Plenty more resolutions have been passed since, but for years they were incredibly effective. Piracy in the region was reduced by 90% between 2012 and 2013, with zero successful hijacks in 2013. In the last nine years, 295 suspected pirates have been caught. Unfortunately, 2017 has seen several successful pirate attacks off the coast of Somalia again, though the International Maritime Bureau speculated that these were opportunistic attacks upon vessels who were not following the best practices laid out by UN resolutions. Nonetheless, special advisor to the IMO secretary-general on maritime security and facilitation Chris Trelawny warned that Somali piracy is still a threat, and is currently only being contained by the extensive measures that have been implemented to combat it.
Piracy in Southeast Asia
The South China Sea is home to some of the busiest shipping lanes in the world, with $5 trillion worth of goods passing through it every year. The rise in trade in the region has created massive congestion, especially in the bottleneck Strait of Malacca, leading to higher levels of crime. The South China Sea has been the site of major territorial disputes over the past few decades; and while China’s “nine-dotted line” claim in the sea was refuted in 2016, there is still ambiguity over which waters belong to which country, and what part of the sea should be considered international waters. This has made controlling and eliminating piracy in the area much more difficult.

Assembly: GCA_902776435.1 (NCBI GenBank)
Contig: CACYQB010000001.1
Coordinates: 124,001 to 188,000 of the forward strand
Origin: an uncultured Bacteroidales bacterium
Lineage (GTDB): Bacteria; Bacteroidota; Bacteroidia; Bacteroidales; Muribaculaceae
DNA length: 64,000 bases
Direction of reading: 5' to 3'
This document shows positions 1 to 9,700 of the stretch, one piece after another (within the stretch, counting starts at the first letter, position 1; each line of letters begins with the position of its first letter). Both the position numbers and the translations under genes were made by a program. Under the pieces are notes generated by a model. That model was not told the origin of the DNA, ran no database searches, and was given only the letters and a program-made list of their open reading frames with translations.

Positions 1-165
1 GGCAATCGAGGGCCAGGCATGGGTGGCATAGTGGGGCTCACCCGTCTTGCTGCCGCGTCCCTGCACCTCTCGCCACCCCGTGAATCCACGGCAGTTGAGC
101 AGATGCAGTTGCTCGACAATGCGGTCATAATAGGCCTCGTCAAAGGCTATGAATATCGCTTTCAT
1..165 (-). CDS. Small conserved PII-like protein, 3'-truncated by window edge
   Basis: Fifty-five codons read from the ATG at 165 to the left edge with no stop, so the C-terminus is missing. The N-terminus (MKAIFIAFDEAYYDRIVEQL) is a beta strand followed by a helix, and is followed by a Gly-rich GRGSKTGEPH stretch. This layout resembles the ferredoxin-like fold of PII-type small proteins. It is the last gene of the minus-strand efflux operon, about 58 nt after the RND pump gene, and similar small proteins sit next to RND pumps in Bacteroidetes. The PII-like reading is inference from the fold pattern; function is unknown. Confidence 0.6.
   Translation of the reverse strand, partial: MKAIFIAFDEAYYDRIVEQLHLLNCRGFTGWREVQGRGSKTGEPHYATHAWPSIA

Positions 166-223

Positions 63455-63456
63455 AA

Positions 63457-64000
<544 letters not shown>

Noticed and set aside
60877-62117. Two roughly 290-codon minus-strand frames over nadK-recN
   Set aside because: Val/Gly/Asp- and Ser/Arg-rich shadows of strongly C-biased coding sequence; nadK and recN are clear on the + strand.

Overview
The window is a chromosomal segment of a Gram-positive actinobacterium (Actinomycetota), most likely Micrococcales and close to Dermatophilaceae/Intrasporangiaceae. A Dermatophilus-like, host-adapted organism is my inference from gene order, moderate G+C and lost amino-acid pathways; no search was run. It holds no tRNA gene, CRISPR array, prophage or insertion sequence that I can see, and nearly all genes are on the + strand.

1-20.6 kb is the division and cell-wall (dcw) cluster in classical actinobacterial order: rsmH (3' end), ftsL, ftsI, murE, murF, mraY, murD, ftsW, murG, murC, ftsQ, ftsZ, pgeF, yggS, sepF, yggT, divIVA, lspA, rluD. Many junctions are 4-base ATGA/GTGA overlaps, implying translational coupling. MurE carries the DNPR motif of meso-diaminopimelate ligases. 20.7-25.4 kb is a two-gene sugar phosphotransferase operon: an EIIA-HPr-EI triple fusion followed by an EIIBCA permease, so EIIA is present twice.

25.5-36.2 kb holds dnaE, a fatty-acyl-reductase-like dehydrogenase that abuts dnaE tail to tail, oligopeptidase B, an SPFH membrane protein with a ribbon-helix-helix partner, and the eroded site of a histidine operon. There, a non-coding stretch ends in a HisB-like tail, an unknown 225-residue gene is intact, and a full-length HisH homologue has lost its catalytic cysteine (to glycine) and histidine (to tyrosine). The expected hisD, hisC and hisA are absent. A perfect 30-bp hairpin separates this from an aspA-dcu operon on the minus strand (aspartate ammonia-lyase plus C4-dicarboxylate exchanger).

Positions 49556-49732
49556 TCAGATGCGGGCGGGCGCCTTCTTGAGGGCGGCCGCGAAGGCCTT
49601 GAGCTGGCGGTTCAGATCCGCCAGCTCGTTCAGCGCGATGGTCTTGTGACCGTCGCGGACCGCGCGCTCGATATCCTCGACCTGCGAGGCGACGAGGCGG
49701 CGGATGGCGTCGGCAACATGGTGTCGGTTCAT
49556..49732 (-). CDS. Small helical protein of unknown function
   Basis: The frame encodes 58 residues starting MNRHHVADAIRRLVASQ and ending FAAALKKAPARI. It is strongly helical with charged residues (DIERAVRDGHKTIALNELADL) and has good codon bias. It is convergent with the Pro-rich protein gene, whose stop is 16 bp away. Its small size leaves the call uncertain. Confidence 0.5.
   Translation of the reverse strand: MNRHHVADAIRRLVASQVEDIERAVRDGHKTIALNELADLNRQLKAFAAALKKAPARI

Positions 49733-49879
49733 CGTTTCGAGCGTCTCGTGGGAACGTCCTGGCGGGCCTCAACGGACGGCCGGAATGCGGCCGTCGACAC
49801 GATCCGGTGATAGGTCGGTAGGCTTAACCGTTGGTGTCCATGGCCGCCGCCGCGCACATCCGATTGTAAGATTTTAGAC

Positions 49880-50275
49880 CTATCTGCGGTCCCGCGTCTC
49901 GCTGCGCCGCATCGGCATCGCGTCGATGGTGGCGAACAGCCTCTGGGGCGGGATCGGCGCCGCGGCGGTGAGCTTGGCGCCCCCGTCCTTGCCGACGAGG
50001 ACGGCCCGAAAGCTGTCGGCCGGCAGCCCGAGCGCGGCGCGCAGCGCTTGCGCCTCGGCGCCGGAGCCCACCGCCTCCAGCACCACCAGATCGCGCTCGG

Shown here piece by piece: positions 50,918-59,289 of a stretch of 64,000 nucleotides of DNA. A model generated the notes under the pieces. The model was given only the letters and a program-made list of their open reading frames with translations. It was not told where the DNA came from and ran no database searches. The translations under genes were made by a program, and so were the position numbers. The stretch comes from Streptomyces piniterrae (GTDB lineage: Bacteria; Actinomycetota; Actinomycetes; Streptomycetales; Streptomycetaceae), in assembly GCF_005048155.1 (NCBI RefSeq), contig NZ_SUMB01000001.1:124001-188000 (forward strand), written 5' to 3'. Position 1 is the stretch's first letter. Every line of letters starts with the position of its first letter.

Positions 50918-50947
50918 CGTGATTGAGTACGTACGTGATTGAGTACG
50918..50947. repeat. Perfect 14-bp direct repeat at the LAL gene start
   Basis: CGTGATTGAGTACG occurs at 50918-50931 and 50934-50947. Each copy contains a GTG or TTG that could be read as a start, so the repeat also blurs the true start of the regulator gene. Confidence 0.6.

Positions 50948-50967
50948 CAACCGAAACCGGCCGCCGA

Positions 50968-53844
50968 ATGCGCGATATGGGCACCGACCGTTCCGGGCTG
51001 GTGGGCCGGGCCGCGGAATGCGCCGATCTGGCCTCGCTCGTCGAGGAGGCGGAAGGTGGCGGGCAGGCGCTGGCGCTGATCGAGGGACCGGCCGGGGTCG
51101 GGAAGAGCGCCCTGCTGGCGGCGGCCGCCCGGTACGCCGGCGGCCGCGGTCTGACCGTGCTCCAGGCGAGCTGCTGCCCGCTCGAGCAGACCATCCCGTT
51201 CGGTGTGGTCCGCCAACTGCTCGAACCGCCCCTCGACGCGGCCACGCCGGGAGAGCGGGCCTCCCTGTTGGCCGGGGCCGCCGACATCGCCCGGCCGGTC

As in Somalia, many Indonesian pirates turned to crime after the country’s currency crisis in 1997 in order to make a living; petty thefts of the crew’s money and belongings are still common in ports. In the Strait of Malacca in particular, oil tankers are common targets, with the cargo being stolen and sold for large sums of money.
Between 2010 and 2012, Southeast Asia had the second-highest number of incidents of piracy at sea after only Somalia, and actually had the most attacks of any region in the world in 2013. In fact, no place on earth has seen as many piracy incidents as Southeast Asia since 1995, though the fact that half of them occurred with no threat of violence may explain why the region isn’t commonly known as a piracy hotspot.